copper

New smelter will reduce sulphur dioxide emissions

What is the scale of Chinese investment in Africa generally and in the countries we have studied? What form does it take? This chapter will set the scene for the analysis that follows by discussing the scale and nature of Chinese investment.

Data Deficits

Before discussing the details, however, it is necessary to note that the picture offered here is incomplete because data on China’s role is, for a variety of reasons, unreliable.

Chinese investment in the mining sector in the DRC can be divided into three phases: the phase of artisanal mining, of smelters or semi-industrial mining, and of industrial mining.

China has made huge investments in Zambia’s extractive industry in the last five to six years. Chinese intentions to upscale involvement and to be one of the major players in Zambia’s extractive industry are seen through medium- to long-term investments, and in the establishment of other industry-supply based infrastructure. China is, in addition, making long-term financial commitments to the country, although obviously actual expenditures will ultimately be the basis for assessing this support and investment.

The ‘conflict minerals’ campaign has been hugely influential, particularly in relation to the DRC. It has focussed attention on how the illicit trade in all sorts of minerals – such as coltan, cassiterite and tantalum – has fomented conflict and facilitated mass human rights violations. However, it has also helped to divert attention away from other mining-related abuses and from the reality that conflict minerals are everywhere – because everywhere you go, mining companies and their paid-up protectors in government are in conflict with local communities.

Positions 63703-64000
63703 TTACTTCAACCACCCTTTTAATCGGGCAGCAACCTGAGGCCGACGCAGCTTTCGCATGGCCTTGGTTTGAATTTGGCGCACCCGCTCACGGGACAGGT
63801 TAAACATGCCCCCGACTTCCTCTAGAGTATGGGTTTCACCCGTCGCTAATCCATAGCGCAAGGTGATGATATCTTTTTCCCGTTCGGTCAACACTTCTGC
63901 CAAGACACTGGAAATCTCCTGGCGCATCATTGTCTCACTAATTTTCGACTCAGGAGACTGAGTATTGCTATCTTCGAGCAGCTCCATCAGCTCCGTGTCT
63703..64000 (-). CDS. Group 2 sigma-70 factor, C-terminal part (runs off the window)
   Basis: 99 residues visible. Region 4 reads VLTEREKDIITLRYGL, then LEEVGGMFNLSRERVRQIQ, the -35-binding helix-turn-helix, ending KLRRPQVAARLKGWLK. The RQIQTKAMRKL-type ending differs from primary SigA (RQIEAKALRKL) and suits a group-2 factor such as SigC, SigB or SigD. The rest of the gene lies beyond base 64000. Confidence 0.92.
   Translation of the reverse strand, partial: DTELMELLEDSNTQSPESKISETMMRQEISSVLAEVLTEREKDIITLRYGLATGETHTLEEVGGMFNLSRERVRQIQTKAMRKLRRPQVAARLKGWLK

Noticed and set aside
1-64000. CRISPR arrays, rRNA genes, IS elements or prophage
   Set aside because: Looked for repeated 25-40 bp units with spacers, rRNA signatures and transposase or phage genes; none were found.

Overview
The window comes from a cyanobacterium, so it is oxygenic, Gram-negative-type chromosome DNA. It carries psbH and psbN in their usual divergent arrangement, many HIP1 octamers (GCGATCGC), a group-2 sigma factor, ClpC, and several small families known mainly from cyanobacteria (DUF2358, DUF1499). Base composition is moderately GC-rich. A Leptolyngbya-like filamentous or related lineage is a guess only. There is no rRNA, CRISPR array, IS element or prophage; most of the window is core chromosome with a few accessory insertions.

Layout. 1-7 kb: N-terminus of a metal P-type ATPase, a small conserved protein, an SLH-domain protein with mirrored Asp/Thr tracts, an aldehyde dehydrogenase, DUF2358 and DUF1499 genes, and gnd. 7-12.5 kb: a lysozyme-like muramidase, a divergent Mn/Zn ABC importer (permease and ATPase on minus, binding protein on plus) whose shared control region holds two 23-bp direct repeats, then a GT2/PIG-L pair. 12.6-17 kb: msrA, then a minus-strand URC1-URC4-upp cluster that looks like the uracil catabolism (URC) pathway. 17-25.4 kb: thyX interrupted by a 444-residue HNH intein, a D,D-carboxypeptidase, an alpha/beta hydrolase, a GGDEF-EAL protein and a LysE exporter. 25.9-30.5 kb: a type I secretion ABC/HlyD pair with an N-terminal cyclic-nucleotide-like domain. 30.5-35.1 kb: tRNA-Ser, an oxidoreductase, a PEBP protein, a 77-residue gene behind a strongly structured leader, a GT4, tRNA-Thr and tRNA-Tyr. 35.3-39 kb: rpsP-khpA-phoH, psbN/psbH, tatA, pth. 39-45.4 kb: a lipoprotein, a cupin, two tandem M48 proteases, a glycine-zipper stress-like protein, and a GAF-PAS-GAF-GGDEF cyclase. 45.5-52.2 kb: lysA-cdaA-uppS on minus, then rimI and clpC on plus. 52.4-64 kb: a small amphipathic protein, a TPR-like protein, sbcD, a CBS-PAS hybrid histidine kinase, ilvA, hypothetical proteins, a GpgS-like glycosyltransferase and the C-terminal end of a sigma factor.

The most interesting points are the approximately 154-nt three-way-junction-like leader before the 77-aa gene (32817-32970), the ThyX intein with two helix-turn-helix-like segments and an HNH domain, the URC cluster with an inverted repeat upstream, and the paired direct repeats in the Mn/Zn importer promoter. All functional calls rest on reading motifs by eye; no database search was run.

Zambia’s copper industry is doing well. Now the third largest copper producer in the world, its mines produced over 700,000 tons in 2011 – an output that was last recorded in the industry’s heyday in the 1960s. And an output that was set to be smashed in 2012 with the Bank of Zambia forecasting that copper production would rocket to over 975,000 tons.

If the global demand persists and the commodity prices remain buoyant then Zambia’s mines could rake in as much as US$7.3 billion.

Criticism by RAID and African Progress Panel

Revenue Watch marks down SADC states

The largest mining investment in the Democratic Republic of Congo (DRC) - by a consortium led by Freeport McMoran - has brought the people of Fungurume poverty not prosperity 

Bad roads and insecurity hamper humanitarian relief

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